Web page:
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Southeast honors first responders and military during Patriot Day ceremony

Amanda Woods, Military and Veterans Services officer, presents Jackson Police Officer Michael Shy a military challenge coin. Woods and University President Carlos Vargas presented the coins to area first responders with help from Woods’ son, Zeke. Photo by Gregory Dullum

Southeast Missouri State University observed Patriot Day with a ceremony Friday morning in front of Academic Hall.

A 20th-year commemoration ceremony was held to remember those who died during the terrorist attacks of Sept. 11, 2001, and to honor today’s military and first responders.

The lawn in front of Academic Hall was decorated with 2,977 small American flags, each one representing a life lost in those terrorist attacks. They had been placed on the lawn by students and staff, the Office of Military and Veterans Services and Show-Me Gold and Air Force ROTC Detachment 205 cadets.

First responders from various local agencies stood in a long line facing the large flagpole on the front lawn. They saluted as the Southeast Show Band began the ceremony by performing “The Star-Spangled Banner.”

Show-Me Gold program participants and Air Force ROTC cadets lowered the flag to half-staff as “Taps” was played. A moment of silence followed.

Amanda Woods, Military and Veterans Services officer, welcomed everyone to the ceremony, and Dr. Carlos Vargas, president of the university, gave a short address stressing the need for national unity like the unity Americans felt following the attacks 20 years ago.

Local law enforcement, firefighters, medical first responders and military personnel were honored with a special recognition at the conclusion of the ceremony. Woods and Vargas presented military challenge coins to them.

Military challenge coins date back to World War I, Woods explained. Pilots carried coins stamped with the insignia of their squadrons.

One American pilot, who was shot down by the Germans behind enemy lines, was captured by the French army. When the French soldiers saw his challenge coin, they realized he was an American and an ally; the coin saved his life.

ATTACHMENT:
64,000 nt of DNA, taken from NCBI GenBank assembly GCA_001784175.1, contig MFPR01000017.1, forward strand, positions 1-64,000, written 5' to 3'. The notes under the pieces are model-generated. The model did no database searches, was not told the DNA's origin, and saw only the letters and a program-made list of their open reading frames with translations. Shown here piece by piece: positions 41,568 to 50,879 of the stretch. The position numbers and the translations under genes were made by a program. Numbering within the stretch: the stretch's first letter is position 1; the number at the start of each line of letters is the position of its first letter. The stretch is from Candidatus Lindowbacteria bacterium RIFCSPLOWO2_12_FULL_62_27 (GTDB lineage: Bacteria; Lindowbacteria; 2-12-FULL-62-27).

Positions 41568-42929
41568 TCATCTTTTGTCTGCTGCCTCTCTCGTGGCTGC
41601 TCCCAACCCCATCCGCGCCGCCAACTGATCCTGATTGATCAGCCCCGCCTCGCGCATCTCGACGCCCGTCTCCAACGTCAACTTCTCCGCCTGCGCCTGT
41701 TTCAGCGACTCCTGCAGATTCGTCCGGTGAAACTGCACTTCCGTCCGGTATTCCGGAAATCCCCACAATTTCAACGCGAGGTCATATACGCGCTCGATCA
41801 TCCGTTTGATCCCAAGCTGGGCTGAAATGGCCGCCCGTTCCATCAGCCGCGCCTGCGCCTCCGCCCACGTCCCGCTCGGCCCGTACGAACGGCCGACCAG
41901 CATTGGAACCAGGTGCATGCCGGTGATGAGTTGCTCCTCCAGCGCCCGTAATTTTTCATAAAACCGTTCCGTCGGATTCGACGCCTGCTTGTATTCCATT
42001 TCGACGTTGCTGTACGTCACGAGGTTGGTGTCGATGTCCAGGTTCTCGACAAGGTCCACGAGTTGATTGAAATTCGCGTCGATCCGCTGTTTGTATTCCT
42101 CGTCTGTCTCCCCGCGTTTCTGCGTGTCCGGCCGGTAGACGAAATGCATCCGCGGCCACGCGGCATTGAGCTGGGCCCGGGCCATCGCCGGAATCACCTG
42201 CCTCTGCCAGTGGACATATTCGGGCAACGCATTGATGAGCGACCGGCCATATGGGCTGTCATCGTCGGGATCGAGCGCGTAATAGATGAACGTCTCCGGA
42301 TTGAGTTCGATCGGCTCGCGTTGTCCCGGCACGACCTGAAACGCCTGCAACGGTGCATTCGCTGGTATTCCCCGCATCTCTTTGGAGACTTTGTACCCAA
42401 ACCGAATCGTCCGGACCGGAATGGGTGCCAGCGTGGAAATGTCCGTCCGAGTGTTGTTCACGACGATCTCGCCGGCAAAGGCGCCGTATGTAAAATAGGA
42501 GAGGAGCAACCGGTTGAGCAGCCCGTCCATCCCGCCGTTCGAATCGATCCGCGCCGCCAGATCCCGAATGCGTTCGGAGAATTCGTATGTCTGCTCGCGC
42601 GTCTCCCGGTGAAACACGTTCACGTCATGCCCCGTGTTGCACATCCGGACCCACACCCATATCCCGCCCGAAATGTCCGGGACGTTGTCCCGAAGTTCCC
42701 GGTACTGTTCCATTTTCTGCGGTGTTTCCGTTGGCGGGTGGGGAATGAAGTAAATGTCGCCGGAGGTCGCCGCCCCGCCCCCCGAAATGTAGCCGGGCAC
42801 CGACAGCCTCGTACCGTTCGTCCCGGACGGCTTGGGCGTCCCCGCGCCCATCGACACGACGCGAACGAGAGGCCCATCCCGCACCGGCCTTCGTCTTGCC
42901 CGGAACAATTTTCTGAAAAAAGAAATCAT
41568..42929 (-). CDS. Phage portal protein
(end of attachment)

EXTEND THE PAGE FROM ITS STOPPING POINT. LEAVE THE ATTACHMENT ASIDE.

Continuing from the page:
Now, military challenge coins are presented in recognition of great service to those who go above and beyond.

The front of the coin bears the logo of the Office of Military and Veterans Services — a Redhawk image in front of an American flag.

The back of the coin has representations of the four terrorist targets—the Twin Towers, the Pentagon, and a “93” for United Airlines flight 93 that crashed near Shanksville, PA, when passengers overpowered the terrorist hijackers. The back of the coin also has symbols representing the police, fire, emergency medical services and the military.

The ceremony was an effort by the University community to ensure that Americans never forget the fallen, first responders and military members who sacrificed their time and lives due to the terrorist attacks.

This year’s 20th Year commemoration included a “Heroes Challenge” at the Student Recreation Center Sept. 9-10. Participants attempted to climb 1,920 steps, the equivalent to the number of steps firemen climbed during rescue attempts in the stairwells of the 110-story Twin Towers before they collapsed.

Gregory Dullum has worked for The Cash-Book Journal for more than 25 years. Prior to becoming the editor in May 2017, he was production manager, circulation manager and reporter. Before moving to Cape Girardeau in 1988, he was editor of the Saint Louis Park Sailor, a weekly community newspaper in suburban Minneapolis, MN. A native of Minnesota, he returned there after graduating with distinction in 1978 from Ambassador College in Pasadena, CA, with a degree in mass communications. His wife, Marie, whom he met in college, is a native of Zalma, a small town in southeast Missouri. They have two grown daughters and five grandchildren. Gregory may be reached at

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